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Germany's nuclear lobby has always represented its interests successfully, angering opposition politicians and the public. The events at Japan's Fukushima nuclear plant have intensified their public relations struggle.
The future of environmental protection, according to the German nuclear lobby
Germany's nuclear lobby has always struggled with public relations. It faces a public which largely mistrusts nuclear energy, and a well-organized and determined contingent of anti-nuclear activists which mounts regular protests.
But the country's nuclear industry has massive investments in nuclear energy to recoup. And their power plants don't emit CO2, which helps the German government uphold its end of the Kyoto protocol.
Events at Japan's Fukushima nuclear plant, however, have turned nuclear power into an even more severe liability for German politicians.
Chancellor Angela Merkel announced on March 15 that seven of Germany's oldest nuclear plants will be shut down for at least three months. During that time, a moratorium on extending nuclear plants' effective lifespan is in place.
Public anger against the nuclear lobby in Germany has been widespread
Last year, her government angered its opposition by voting to delay Germany's exit from nuclear power. It extended the lifespan of the country's 17 nuclear power plants past their previously planned 2021 final shut-off date.
Change of tone
Lobbyist Ralf Güldner, president of the German Atomic Forum, has changed his tune in light of the recent events. He used to emphasize that nuclear power is an "indispensable contribution to climate protection" and has "huge potential for technological development."
Güldner now speaks more guardedly. He's for testing the security of nuclear plants - assuming a series of catastrophic events - to see if their security should be upgraded.
"If that is technically impossible for individual facilities, then there will be consequences," he recently said. "Safe - that's always a relative term, after all. And we find ourselves in the range of residual risks."
Lobbyists gear up
Nuclear power plants generate tax money as well as electricity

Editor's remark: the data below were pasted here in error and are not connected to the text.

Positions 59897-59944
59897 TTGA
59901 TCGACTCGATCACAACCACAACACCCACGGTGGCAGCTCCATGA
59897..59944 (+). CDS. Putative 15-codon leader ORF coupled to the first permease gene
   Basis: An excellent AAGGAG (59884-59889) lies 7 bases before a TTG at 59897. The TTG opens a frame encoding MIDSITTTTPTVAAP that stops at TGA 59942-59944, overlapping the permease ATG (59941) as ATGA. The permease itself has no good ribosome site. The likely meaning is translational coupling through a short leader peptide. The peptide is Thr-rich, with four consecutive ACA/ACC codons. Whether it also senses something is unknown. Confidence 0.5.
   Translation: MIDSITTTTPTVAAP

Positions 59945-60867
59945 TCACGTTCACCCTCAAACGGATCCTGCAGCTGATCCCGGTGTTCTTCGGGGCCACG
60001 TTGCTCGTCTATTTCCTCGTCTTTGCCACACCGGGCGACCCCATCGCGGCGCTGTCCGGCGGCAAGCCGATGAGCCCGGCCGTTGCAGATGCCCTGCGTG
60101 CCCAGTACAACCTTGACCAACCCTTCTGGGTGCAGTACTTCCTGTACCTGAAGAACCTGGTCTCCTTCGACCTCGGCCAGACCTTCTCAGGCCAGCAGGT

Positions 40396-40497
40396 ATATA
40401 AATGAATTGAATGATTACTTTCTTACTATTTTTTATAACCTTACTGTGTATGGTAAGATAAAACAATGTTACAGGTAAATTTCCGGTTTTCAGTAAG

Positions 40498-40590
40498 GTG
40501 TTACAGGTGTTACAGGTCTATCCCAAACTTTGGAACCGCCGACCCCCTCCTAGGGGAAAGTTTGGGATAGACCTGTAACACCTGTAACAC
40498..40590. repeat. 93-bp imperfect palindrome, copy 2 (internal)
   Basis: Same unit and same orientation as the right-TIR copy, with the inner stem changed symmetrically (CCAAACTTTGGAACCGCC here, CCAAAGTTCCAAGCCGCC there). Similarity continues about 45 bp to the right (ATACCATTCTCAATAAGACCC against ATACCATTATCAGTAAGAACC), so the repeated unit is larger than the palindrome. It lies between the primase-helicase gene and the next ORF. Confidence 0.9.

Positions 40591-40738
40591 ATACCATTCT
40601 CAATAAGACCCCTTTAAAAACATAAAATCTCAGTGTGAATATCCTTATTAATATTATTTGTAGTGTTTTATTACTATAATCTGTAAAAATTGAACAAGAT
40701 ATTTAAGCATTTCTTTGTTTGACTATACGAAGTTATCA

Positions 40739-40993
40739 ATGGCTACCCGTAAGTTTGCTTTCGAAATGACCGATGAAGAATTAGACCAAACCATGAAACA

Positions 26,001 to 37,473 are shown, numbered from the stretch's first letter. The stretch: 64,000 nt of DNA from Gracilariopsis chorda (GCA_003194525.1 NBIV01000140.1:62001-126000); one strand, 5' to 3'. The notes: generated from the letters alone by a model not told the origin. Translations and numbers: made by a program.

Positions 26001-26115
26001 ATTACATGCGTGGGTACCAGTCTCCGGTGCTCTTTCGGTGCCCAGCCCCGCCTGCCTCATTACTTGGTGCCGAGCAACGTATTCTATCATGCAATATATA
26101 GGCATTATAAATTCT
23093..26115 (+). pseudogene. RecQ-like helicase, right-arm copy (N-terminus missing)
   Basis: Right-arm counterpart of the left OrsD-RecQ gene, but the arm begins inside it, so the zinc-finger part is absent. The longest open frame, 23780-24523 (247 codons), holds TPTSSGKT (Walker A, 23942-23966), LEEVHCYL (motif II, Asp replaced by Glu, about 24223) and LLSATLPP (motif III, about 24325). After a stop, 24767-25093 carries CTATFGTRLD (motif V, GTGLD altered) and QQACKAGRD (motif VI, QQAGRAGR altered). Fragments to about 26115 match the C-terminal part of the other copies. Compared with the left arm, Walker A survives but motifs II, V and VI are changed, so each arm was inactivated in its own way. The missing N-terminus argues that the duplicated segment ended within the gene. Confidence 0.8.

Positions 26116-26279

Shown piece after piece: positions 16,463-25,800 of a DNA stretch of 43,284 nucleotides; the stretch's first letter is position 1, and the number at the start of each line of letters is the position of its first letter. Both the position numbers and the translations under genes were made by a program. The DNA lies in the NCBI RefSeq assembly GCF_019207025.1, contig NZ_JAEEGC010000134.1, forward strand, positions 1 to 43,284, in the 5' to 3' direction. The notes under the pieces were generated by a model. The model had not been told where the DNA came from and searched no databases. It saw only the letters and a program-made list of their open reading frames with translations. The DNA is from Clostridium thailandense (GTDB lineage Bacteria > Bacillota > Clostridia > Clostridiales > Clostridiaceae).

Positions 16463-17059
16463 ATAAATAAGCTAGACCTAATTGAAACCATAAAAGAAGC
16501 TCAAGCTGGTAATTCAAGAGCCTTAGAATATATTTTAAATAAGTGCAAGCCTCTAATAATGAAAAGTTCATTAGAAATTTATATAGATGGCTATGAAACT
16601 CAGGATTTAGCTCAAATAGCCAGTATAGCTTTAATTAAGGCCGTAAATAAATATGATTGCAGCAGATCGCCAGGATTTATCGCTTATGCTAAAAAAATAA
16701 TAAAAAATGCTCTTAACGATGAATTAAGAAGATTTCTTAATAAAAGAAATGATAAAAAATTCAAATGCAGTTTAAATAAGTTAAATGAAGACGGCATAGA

Even if Güldner understands that German's energy politics are contained within larger political ramifications, his lobby has always worked to influence those ramifications as much as possible.
As Left party leader Gregor Gysi recently said in the German parliament: "The nuclear industry doesn't only have financial and economic power; not only do they have formidable influence over political decision… They dominate these decisions, along with the federal government, and a large number of parliamentarians."
In addition to pro-nuclear lobbyists, others from Germany's energy companies leave traces of their handiwork in Berlin. A 2008 strategy paper, written by consultants of the energy giant Eon, outlines methods and effective arguments for winning people over to nuclear power.
In more than 100 pages, the paper downplays the dangers of nuclear power, implying its use is inevitable and that alternatives are lacking. It also presents nuclear power as essential to a secure power supply and protection against climate change. Eon denied involvement in the paper once it became public.
Decisions about nuclear power are made behind closed doors, critics say
The efforts of pro-nuclear lobbyists do not go unnoticed by environmental activists. Take, for example, the "Worst EU Greenwash Award," with which Güldner's German Atomic Forum was chided in 2007.
The offending ad campaign featured pictures lauding Germany's "Underappreciated Climate Protectors." Depicted were pastoral scenes of sheep grazing on emerald pastures with bright blue skies overhead. On the horizon was a German nuclear power plant and a headline reading "This Climate Protector Fights 24 Hours A Day To Keep With the Kyoto Protocol."
When the German parliament voted in November 2010 to extend the lifespan of Germany's nuclear reactors past 2021, pro-nuclear lobbyists had performed with an exceptional level of effectiveness.
Social Democratic Party leader and former Environment Minister Sigmar Gabriel said the decision was made behind closed doors. He criticized the parliamentary debate which occurred at the time as little more than lip service.
"By the time we voted in parliament, everything had already been decided long ago," he said. "They had worked everything out neatly behind closed doors with the gentlemen from the pro-nuclear lobby."
However powerful, Germany's pro-nuclear lobby will likely need a new post-Fukushima strategy if it wants to end its defensive position. The groundwork for such an effort may already be in place.
Widespread media reports now indicate electricity prices will be rising without the seven nuclear plants idled by Merkel this month. It's an unusual dilemma for a country which still produces more electricity than it consumes.
Author: Sabine Kinkartz / gps
Editor: Deanne Corbett